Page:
Eventually she began singing backup to Brenda K. Starr, and she was regularly doing studio session work. "We became good friends, and she helped me out a lot," she says of Starr. "She was always saying, 'Here's my friend Mariah, here's her tape; she sings, writes. . . .'" It was Starr who took Carey to the CBS party where she was discovered. At the party, Carey gave CBS (now Sony Music Entertainment) president Tommy Mottola a demo. In return, he gave her a "Great — another demo tape" smile, and Carey assumed it was another dead end. But on leaving the affair, Mottola popped the demo into his limo's tape deck. He liked what he heard so much that he immediately returned to the party to find Carey. But she had already left.

Having no address or telephone number did not deter Mottola from tracking her down. Ironically, another record company had expressed mild interest in Carey, and a bit of a bidding war evolved.

In December 1988, she signed with CBS' Columbia Records. Within a week she wrote "Vision of Love" for her debut album. In fact, she wrote lyrics for all 11 songs on her self-titled LP, and she even produced "Vanishing."

Columbia went all-out to promote the lissome artist with the clear, passionate seven-octave voice, flexing a little clout to get her the coveted task of singing "America The Beautiful" at the 1989 NBA finals, where she was exposed to 16 million people. Both "Vision of Love" and "Love Takes Time" have gone gold, and the album has sold more than two million copies. Ironically, Carey wrote "Love Takes Time" for a second LP. But when Mottola heard it, he insisted on stopping the presses and adding the song to her debut album, even though some recordings were already in record stores.

Carey says she was just as startled as anyone that "Vision of Love" hit so big because "it isn't hip-hop music, it isn't house music, and it isn't rap. But I am so glad and thankful," she says. "That song really represents everything in my life. It is a song from the heart."

Consider the lyrics: "Prayed through the nights/Felt so alone/Suffered from alienation/Carried the weight on my own/Had to be strong/So I believed/And now I know I've succeeded/In finding the place I conceived."

Just why would such a seemingly tender womanchild write these words of despair and sing them with such deep passion?

"Well, just because you are young doesn't mean that you haven't had a hard life," she says with a knowing little smile. "It's been difficult for me, moving around so much, having to grow up by myself, basically on my own, my parents divorced. And I always felt kind of different from everyone else in my neighborhoods. I was a different person — ethnically. And sometimes that can be a problem. If you look a certain way everybody goes, 'White girl,' and I'd go, 'No, that's not what I am.'"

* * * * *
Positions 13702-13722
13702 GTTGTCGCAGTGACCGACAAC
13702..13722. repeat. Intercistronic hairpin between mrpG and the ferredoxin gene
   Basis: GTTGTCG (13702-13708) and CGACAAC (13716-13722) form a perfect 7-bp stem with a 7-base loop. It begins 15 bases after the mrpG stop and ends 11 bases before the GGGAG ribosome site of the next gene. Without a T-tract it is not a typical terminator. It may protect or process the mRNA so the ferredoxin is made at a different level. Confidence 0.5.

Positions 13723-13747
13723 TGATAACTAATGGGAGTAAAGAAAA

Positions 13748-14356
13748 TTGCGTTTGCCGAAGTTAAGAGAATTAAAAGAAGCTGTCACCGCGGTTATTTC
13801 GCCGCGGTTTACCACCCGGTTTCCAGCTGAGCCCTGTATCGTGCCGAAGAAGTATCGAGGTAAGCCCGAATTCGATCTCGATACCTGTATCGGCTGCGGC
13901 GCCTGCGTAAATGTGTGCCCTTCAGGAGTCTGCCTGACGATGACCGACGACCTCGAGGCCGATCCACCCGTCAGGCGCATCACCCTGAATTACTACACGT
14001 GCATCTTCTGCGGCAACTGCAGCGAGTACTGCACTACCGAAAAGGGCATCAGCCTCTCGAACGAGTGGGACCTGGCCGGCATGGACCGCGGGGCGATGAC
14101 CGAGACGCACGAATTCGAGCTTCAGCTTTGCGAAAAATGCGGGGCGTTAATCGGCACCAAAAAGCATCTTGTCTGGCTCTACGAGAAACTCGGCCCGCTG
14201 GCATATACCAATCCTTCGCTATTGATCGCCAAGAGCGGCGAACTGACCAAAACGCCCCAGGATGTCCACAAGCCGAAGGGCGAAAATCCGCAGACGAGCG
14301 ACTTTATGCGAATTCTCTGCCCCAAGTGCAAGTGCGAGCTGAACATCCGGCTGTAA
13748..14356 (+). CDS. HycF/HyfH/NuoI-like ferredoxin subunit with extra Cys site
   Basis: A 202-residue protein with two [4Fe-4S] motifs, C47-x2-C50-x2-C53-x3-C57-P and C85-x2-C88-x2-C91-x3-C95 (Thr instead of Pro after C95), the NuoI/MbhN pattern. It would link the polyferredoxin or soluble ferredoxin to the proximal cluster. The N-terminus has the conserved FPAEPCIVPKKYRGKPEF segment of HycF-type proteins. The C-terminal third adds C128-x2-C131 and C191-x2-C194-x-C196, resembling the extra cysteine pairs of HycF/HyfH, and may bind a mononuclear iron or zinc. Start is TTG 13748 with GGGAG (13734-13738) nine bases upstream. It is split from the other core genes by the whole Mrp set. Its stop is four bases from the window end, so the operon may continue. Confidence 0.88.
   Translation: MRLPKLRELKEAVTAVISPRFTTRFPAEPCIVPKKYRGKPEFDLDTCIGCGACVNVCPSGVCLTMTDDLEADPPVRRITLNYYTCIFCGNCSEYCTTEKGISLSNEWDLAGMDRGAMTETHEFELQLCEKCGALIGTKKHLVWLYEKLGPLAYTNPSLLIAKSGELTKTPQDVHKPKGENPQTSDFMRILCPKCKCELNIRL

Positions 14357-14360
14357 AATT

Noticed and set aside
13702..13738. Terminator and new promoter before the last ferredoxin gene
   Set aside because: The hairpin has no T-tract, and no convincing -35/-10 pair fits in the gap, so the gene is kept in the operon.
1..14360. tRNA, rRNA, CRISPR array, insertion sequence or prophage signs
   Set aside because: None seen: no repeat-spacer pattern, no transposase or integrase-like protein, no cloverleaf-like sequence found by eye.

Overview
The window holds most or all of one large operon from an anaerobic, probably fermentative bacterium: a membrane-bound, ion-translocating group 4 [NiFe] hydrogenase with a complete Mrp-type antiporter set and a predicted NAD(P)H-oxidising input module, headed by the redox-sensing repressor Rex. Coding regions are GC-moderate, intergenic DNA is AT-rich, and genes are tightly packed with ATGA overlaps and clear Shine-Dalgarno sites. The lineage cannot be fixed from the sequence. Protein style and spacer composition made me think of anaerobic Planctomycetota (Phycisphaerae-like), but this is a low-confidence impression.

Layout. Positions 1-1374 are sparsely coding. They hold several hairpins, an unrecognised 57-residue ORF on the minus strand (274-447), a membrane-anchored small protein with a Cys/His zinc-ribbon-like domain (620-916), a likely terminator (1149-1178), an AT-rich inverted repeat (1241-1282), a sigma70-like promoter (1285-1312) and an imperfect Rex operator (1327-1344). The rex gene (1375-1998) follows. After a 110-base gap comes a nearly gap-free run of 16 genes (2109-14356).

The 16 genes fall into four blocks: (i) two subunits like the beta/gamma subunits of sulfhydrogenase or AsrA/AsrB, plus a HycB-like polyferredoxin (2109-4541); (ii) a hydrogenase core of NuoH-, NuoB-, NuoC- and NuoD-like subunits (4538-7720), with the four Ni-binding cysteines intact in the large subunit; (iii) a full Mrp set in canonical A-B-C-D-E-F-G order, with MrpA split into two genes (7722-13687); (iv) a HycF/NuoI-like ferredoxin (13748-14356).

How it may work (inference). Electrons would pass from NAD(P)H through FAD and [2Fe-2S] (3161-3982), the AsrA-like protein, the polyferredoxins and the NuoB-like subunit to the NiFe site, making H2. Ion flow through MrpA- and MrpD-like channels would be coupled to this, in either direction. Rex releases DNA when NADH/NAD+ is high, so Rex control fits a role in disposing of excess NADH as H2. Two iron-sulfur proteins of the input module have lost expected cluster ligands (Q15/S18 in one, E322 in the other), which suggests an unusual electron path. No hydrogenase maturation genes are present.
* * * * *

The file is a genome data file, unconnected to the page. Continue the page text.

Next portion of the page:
Carey chose to express her innermost feelings in her songs rather than become depressed and bitter. "You really have to look inside yourself and find your own inner strength, and say, 'I'm proud of what I am and who I am, and I'm just going to be myself.'"

And for Carey, that translates into being a "respected" singer and songwriter. But her phenomenal success has not inflated her head or her bank account, for she has yet to realize any monies from the album's success. The days when she and two struggling roommates stretched out a boxed macaroni dinner for a week are still too vivid, she says.

"And, no, I don't let stuff like this go to my head, because success isn't a scale for talent," says the singer. "I don't want to be a 'big star,' but I want to be respected as an artist. I'm delighted and very thankful [that people like her work].

"This is my love," she says emphatically. "I want to sing for the rest of my life."

At this point, she sings every chance she gets. In the studio. During promotional stops. In the shower. Around her one-bedroom Upper East Side Manhattan apartment. To the boyfriend/singer she's known since high school. To her two Persian cats.

"Singing makes me incredibly happy," she says. "Music makes me immeasurably happy."